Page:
How India's policymakers living in fools paradise

How India
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Slogans like 'We can do', 'I can do' and 'You can do' are inspirational.

Slogans like 'We can do', 'I can do' and 'You can do' are inspirational.

That's reason why motivational gurus and speakers rely on such wonderful slogans not only to motivate lazy, not-so-lazy and pessimists, but also the successful people.

You may think why successful people need motivation. But it's imperative for them to achieve more success because success is infinite. There is no end to it.

For example, Microsoft founder Bill Gates topped the world's richest peoples' list for a couple of decades.

Then came Amazon founder Jeffrey Preston Bezos. The 55-year-old Jeff Bezos, as the Amazon founder is popularly known, is worth $156 billion now.

That in Indian rupees is equal to a whopping Rs 10.75 lakh crore, nearly three times of combined annual budgets of Andhra Pradesh and Telangana states. Compare that with what Bill Gates owns.

The software czar is worth $100.8 billion or Rs 6.9 lakh crore. That means Gates is a lot poorer than Bezos now! Gates needs to chant some motivational slogans and hear motivational speeches to spur himself for a solid second innings and regain the richest crown!

But such motivational slogans and speeches do have their limitations. For instance, if a person doesn't know swimming, it is useless to motivate him to jump into a swimming pool or deep waters.

If that happens, he will simply die. Of course, there are some chances of his survival if a lifeguard is around. But that's a different story.

The attitude of India's policymakers who are pushing for electric vehicle regime, is like that of a foolish motivational expert who has spurred on a non-swimmer to jump into virulent waters.

Otherwise, what do you make of recent proposal put forth by the National Institution for Transforming India, also known as NITI Aayog?

This new avataar of erstwhile Planning Commission, which describes itself as premier policy Think Tank of the central government, wants India to have only sales of electric bikes or two-wheelers by the year 2025.

That means no more petrol bikes post the deadline which is just six years away. The deadline is much shorter for three-wheelers.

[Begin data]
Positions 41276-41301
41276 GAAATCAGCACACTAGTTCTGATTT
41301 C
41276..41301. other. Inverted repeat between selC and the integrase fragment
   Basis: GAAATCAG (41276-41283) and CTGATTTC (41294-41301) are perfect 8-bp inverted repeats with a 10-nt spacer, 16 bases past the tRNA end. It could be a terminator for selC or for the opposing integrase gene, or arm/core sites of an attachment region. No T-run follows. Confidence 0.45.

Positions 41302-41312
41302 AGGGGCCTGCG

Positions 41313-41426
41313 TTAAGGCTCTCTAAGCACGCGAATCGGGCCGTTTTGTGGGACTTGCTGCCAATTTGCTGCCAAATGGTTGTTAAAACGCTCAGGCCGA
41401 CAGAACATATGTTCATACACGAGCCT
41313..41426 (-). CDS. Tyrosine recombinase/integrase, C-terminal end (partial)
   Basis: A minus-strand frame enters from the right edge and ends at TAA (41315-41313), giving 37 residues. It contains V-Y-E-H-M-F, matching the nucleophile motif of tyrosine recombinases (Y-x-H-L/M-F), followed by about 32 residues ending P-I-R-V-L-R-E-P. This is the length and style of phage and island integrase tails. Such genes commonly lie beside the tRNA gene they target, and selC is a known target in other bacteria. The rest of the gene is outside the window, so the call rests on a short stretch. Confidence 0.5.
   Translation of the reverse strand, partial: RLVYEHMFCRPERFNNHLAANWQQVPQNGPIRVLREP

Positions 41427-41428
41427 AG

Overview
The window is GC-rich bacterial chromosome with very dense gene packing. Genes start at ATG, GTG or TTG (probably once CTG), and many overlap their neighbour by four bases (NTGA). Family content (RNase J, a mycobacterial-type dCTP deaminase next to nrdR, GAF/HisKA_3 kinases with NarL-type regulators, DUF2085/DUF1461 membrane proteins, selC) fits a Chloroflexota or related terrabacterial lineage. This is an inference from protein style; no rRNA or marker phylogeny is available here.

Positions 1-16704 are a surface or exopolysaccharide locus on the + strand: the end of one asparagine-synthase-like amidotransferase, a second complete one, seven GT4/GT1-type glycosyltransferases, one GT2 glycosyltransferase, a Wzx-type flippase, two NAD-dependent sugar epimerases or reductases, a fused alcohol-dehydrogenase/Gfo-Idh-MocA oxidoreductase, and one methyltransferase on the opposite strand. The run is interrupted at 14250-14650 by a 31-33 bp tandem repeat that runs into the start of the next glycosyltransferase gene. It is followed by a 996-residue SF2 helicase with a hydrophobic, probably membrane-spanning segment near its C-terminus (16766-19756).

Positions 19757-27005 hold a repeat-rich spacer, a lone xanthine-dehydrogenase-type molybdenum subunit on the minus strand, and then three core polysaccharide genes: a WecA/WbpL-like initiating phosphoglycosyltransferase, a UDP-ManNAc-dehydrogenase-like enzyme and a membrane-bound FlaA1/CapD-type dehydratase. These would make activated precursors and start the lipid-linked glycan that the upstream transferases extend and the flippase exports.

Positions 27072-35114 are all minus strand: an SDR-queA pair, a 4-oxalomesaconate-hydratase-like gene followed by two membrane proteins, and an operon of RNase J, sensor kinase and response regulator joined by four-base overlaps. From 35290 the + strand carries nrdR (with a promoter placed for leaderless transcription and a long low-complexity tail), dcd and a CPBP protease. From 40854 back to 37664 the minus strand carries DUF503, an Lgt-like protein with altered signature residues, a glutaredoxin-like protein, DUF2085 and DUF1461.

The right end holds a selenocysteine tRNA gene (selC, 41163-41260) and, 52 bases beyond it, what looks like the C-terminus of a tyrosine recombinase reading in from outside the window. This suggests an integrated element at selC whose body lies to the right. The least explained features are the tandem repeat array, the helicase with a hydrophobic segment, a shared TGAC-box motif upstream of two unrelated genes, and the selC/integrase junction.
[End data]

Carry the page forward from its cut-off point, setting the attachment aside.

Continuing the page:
As per the wishful thinking of the body packed with best economic and policy framing brains in India, all the three-wheeled vehicles should go electric way by 2023. That's as ludicrous as it sounds.

Going electric mobility is an excellent idea and as a country which is home to a big list of the world's worst polluting cities, India needs the transition to electric mobility badly.

Electric vehicles are as clean as the mountainous water when it comes to emitting harmful gases.

Whereas, the diesel and petrol vehicles are the dirtiest ones in that order. But changing to electric mode overnight is impossible.

Indian policy makers should look at global electric vehicle (EV) industry before announcing grandiose policies.

In 2018, global EV sales stood at meagre two million. The sales are expected to touch 4 million by 2020. Compare that with total global sales of cars and light commercial vehicles.

In 2018, more than 84 million cars and LCVs were sold across the world. In China, which is the world's biggest market for electric vehicles, close to 11 lakh electric cars were sold in 2018, followed by 4 lakh in Europe and the US (3.6 lakh).

But the total car sales in these three countries stood at 2.3 crore units in China, 1.7 crore (US) and 1.6 crore (Europe). That means sales of electric vehicles were miniscule.

The adoption of electric vehicles in India is far worse. The country of over a billion people is not even in top 10 global list.

In FY19, total EV sales crossed 7.5 lakh units. And they include just 3,600 electric cars, 1.26 lakh electric two-wheelers and 6.3 lakh electric 3-wheelers.

Compare this to total vehicle sales in the same period. Sales of cars and other passenger vehicles reached 33.7 lakh in India in FY19. Further, 67 lakh scooters and 1.36 crore units of motorcycles were sold last financial year.

That means, of over 2 crore two-wheelers sold, electric 2-wheelers accounted for just 7.5 lakh units or 3.6 per cent. Going by these numbers, will it be possible for India to go electric mode in two-wheeler segment by 2025? Absolutely not.

Bajaj Auto and TVS Motors are not wrong when they have recently said that switching to e-vehicles is not as simple as printing cards and issuing Aadhaar cards.

They are right. Over 10 lakh work in companies that make petrol two-wheelers. Two-wheeler makers in India do a business of over $15 billion annually. There is a whole lot of supply chain.

Changing to electric mode overnight will create chaos. The change should be gradual and pragmatic.

India doesn't have proper roads and adequate transport infrastructure. Proper road discipline remains a pipe dream and the concept of speed lane on the roads is align to this country.

It's free-for-all even on the highways. Goods autos laden with two times of their permitted loads chug on the speed lanes, putting lives of other road users in peril.

But the policymakers are burning the midnight oil to push the country into electric mode as fast as possible. Time for Indian policymakers to remain in 'saner mode' while thinking about electric vehicle roadmap.

India needs to go electric way, but the policy makers should evolve a transition roadmap that is practical and plausible.

The government should focus on creating ecosystem including charging stations for electric vehicles before setting the deadlines. Hope India's policymakers for EV transition turn wiser.

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